How To: Speak the Five Love Languages in Under Five Minutes


Here’s a more in-depth breakdown of the Love Languages and how they can be put to use.

In relationships, we sacrifice things we love for the people we love, but is it always enough? Are you listening to your partner? Are you fulfilling what they actually need and how they prefer to be loved? Part of being in a relationship that’s healthy and fulfilling is paying attention to what your partner is feeling and how they respond to different kinds of communication. In this article I will be exploring the different kinds of the different kinds of “Love Languages” that allow you and your partner to better understand each other’s needs.

There is no key to making relationships work (as much as we may wish there was) but these “tips” can help you along the way. Theorized in Gary Chapman’s 1995 book The Five Love Languages: How to Express Heartfelt Commitment to Your Mate, the five love languages can be described as five insights into how a person prefers to be loved. Chapman states that to find out someone’s love language, you must observe how they interact and love others. His five love languages are as follows:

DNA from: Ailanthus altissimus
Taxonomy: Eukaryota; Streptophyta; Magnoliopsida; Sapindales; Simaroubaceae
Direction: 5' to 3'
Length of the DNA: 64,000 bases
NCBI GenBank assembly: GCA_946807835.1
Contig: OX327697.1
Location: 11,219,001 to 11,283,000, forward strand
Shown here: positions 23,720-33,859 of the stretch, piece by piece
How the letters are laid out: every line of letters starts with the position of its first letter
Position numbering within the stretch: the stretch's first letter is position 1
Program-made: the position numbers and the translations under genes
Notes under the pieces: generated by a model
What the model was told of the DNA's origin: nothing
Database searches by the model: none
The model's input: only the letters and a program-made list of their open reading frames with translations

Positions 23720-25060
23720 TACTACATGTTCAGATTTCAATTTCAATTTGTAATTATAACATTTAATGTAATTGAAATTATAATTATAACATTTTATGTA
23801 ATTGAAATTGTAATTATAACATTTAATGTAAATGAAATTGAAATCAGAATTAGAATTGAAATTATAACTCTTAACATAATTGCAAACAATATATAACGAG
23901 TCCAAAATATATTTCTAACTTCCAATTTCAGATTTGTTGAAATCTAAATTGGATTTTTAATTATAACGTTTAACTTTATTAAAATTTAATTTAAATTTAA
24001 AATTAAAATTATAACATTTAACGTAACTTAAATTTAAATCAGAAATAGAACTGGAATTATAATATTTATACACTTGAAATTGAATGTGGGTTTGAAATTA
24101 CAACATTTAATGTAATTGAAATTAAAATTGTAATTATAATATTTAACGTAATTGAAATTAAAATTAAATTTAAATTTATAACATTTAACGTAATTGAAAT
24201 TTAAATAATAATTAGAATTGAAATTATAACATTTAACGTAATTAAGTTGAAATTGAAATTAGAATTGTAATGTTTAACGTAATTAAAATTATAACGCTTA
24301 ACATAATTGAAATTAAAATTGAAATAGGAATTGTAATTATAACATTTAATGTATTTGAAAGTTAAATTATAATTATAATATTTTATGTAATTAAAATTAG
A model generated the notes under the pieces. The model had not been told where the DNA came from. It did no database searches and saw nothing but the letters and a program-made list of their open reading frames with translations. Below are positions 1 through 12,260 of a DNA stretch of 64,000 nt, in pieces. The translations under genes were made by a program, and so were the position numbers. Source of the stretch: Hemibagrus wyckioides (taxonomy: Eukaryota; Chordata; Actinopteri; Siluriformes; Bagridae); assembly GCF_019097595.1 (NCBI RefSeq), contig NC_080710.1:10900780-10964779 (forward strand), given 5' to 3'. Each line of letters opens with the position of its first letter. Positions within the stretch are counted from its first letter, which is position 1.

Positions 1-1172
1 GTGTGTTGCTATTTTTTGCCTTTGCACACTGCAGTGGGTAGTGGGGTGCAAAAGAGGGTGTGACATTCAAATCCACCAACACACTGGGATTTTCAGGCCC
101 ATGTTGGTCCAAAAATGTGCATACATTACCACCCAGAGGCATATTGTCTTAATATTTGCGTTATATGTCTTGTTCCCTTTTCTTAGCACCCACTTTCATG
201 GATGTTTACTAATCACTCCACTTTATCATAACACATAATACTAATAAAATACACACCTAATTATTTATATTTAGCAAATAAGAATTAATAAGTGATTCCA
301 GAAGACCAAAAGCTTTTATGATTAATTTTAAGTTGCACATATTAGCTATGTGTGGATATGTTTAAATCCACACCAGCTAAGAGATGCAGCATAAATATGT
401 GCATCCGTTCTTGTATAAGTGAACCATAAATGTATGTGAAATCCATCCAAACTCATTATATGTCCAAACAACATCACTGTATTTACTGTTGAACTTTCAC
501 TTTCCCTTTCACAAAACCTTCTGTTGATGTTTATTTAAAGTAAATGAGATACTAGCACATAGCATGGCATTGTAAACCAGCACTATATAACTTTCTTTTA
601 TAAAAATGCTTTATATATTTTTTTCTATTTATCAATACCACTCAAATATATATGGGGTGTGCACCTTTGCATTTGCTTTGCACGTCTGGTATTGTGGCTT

1. Quality Time
  2. Physical Touch
  3. Receiving Gifts
  4. Acts of Service (devotion)
  5. Words of Affirmation

Take some time to think about how YOU prefer to be loved.

Do you need quality time where your partner is willing to spend meaningful time with you? What about getting you gifts? Or if you’re trying to figure out how to love your partner in the best way, do they give quality time to their family and friends? Do they tell them how much they love them often or give them other consistent words of affirmation?

Chapman also states that each person has one or two primary love languages that they respond best to. By considering and utilizing these love languages into your relationship’s vocabulary, you are opening the door to a deeper connection with your partner. It creates healthy discussions and better communication as this deeper connection means a deeper understanding of each other.

Think about that special person in your life and ask yourself: do you want them to feel completely loved how they prefer to be loved? If so, try implicating the love languages into your relationship.

About Brenna Bergman

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